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Hospital Ratings Linked to Patient Choice, but How?

May 14, 2015

Few patients view hospital quality and cost data, and fewer still act upon it, but many still end up at higher quality hospitals. "There is something else going on, and it would be fascinating to see what it is," says one researcher.

Patients gravitate toward highly rated hospitals even though few report using public quality and cost data to get there.

Instead, researchers say, doctors, insurers, and word of mouth are more likely drivers of patient choice than quality scores generated by sources such as Medicare's Hospital Compare or U.S. News & World Report rankings.

A study in the March issue of Health Economics found that heart attack patients are more likely to choose hospitals with high scores on publicly reported performance measures. Those findings come as the Kaiser Family Foundation's (KFF) latest Health Tracking Poll  found that only 13% of consumers view information on hospitals quality and 6% view information on costs. Even fewer report using the information.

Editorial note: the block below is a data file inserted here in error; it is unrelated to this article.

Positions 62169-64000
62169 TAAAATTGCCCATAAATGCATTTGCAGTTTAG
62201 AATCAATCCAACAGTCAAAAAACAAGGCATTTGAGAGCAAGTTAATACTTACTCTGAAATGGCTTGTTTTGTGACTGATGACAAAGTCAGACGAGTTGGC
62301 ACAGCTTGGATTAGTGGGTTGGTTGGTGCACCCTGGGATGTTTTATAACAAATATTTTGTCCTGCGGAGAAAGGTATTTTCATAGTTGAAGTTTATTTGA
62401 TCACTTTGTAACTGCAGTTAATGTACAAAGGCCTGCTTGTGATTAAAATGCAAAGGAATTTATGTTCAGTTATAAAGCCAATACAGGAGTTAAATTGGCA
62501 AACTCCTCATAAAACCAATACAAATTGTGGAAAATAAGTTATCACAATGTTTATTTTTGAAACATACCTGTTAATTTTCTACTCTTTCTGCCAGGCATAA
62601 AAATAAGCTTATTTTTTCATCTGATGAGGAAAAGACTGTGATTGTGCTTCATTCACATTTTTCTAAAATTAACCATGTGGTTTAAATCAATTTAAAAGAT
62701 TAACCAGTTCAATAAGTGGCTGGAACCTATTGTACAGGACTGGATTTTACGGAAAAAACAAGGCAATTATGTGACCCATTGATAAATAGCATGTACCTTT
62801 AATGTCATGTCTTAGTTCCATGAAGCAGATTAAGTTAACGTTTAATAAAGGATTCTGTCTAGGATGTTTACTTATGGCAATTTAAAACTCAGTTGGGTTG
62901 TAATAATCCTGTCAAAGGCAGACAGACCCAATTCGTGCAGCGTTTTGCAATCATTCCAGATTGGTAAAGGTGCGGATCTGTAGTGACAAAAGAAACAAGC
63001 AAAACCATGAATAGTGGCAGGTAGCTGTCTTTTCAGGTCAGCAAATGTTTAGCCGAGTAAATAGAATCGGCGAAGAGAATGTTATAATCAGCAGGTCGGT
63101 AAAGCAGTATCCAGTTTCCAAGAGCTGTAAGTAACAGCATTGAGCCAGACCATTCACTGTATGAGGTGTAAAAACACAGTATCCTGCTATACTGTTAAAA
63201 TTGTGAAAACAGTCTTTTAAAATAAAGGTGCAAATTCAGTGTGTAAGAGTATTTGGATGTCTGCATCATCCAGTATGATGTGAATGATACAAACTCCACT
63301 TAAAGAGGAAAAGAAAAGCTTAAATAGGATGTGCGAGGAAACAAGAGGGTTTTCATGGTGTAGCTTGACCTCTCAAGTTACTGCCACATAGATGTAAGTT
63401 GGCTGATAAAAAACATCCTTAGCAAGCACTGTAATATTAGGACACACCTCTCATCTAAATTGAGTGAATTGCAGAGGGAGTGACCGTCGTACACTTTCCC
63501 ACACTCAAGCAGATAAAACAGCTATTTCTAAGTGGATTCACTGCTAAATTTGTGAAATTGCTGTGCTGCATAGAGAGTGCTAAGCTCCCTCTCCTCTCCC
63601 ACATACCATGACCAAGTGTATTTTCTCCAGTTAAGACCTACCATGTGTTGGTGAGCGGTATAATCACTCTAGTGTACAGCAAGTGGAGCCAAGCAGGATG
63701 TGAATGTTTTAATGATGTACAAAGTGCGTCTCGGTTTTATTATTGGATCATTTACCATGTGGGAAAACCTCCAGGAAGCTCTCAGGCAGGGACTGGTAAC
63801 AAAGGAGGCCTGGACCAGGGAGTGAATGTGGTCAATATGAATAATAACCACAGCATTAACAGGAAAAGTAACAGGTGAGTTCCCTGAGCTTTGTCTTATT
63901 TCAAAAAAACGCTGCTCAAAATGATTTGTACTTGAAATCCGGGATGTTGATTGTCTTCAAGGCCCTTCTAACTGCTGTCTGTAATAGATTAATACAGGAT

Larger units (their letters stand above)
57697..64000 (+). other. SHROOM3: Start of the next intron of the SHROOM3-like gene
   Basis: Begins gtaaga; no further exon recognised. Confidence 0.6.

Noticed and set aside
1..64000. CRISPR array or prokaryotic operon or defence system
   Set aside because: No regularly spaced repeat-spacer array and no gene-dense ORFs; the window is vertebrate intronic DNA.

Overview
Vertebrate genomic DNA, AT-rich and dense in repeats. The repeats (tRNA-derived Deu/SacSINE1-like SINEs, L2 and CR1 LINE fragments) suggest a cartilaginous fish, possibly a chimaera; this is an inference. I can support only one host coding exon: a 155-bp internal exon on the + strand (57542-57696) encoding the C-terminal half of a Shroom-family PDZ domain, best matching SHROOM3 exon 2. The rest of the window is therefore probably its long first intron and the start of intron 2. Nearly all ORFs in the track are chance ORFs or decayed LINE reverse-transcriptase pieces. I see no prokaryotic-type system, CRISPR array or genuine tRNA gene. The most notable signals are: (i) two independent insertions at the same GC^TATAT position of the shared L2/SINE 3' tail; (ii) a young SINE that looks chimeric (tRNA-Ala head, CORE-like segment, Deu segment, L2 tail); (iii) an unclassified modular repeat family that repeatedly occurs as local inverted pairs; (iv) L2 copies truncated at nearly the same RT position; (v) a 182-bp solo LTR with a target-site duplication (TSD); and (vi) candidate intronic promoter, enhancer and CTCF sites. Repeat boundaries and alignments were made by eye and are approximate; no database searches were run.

The Health Economics study was designed to look at the impact of lean management practices and publically reported performance scores on admissions for acute myocardial infarction (AMI) patients. Researchers developed a survey to measure the implementation of 18 management practices. These included

  • Standardization of the admissions process
  • Evaluation of senior managers and
  • Use of evidence in the adoption of new technologies

Researchers also looked for a relationship between choice of hospital, represented by admissions, and measures such as patient satisfaction, mortality, and readmissions. High scores on both counts were linked to higher admissions, but the correlation was stronger for the publically reported quality measures.

"Despite the KFF survey, the research found that better scores were associated with more admissions, after controlling for a large number of factors," lead author John McConnell wrote in an email exchange.

He noted, however, that "the jury is still out" on whether or not the publicly reported data influences patient choice.

"In terms of attracting patients, we think there are two venues," wrote McConnell, a health economist at Oregon Health & Science University in Portland. "One is reputational effects, unrelated to publicly reported data. The other is through improvements in the publicly reported metrics."

McConnell and his team looked at 126,566 admissions to cardiac care units. They qualify their findings by noting that half of all heart attack patients arrive at the hospital via ambulance and may "have little time to weigh the benefits of one hospital over another." So, they suggest that management practices and public data may "have an even stronger association with patient choice in service lines that provide a greater share of non-urgent or elective care."

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